Echion (Ancient Greek: Έχίων), also known as Aetion, was a celebrated Greek painter spoken of by Lucian, who gives a description of one of his pictures, representing the marriage of Alexander the Great and Roxana. This painting excited such admiration when exhibited at the ancient Olympic Games, that Proxenidas, one of the judges, gave the artist his daughter in marriage.
Echion seems to have excelled particularly in the art of mixing and laying on his colors. It has commonly been supposed that he lived in the time of Alexander the Great; but the words of Lucian show clearly that he must have lived about the time of Hadrian and the Antonines. Aloys Hirt supposes that the name of the painter of Alexander's marriage, whom Lucian praises so highly, as Aetion, is a corruption of Echion.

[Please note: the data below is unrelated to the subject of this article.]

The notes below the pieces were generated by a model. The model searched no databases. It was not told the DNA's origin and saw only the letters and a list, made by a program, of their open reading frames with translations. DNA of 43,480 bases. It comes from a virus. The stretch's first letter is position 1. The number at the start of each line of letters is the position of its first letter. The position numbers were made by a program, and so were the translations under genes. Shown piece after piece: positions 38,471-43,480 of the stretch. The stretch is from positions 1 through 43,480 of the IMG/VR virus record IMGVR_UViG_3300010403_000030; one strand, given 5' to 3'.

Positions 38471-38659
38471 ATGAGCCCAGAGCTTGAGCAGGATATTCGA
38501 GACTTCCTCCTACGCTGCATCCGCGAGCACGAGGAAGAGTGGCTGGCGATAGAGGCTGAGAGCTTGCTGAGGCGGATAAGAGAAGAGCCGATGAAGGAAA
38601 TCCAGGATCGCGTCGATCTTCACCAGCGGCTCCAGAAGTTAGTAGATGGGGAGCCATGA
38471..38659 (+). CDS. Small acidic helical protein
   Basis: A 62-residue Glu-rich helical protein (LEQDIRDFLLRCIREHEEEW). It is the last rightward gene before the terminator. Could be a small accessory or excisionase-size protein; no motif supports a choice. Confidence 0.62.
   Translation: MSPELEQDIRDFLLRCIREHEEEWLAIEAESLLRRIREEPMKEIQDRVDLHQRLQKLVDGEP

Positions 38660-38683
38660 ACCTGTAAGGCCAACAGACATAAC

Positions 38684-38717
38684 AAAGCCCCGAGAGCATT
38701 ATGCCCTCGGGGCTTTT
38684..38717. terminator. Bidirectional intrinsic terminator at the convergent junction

Sandro Botticelli drew on Lucian's ekphrasis in his Mars and Venus (c. 1485, now National Gallery), borrowing the amoretti playing with Alexander's armour during the ceremony, two carrying his lance and one who has crawled inside his breastplate.
|Ancient Greek painters|
- NG page
- Lucian, De Merced. Cond. 42, Herod, or Aëtion, 4, &c., Imag. 7.
- Gesch. d. Bild. Kunste, w.265—268.
- Mason, Charles Peter (1870), "Aetion (2)", in Smith, William (ed.), Dictionary of Greek and Roman Biography and Mythology, 1, Boston, MA, p. 51
- This article incorporates text from a publication now in the public domain: Smith, William, ed. (1870). "Aetion. 2". Dictionary of Greek and Roman Biography and Mythology.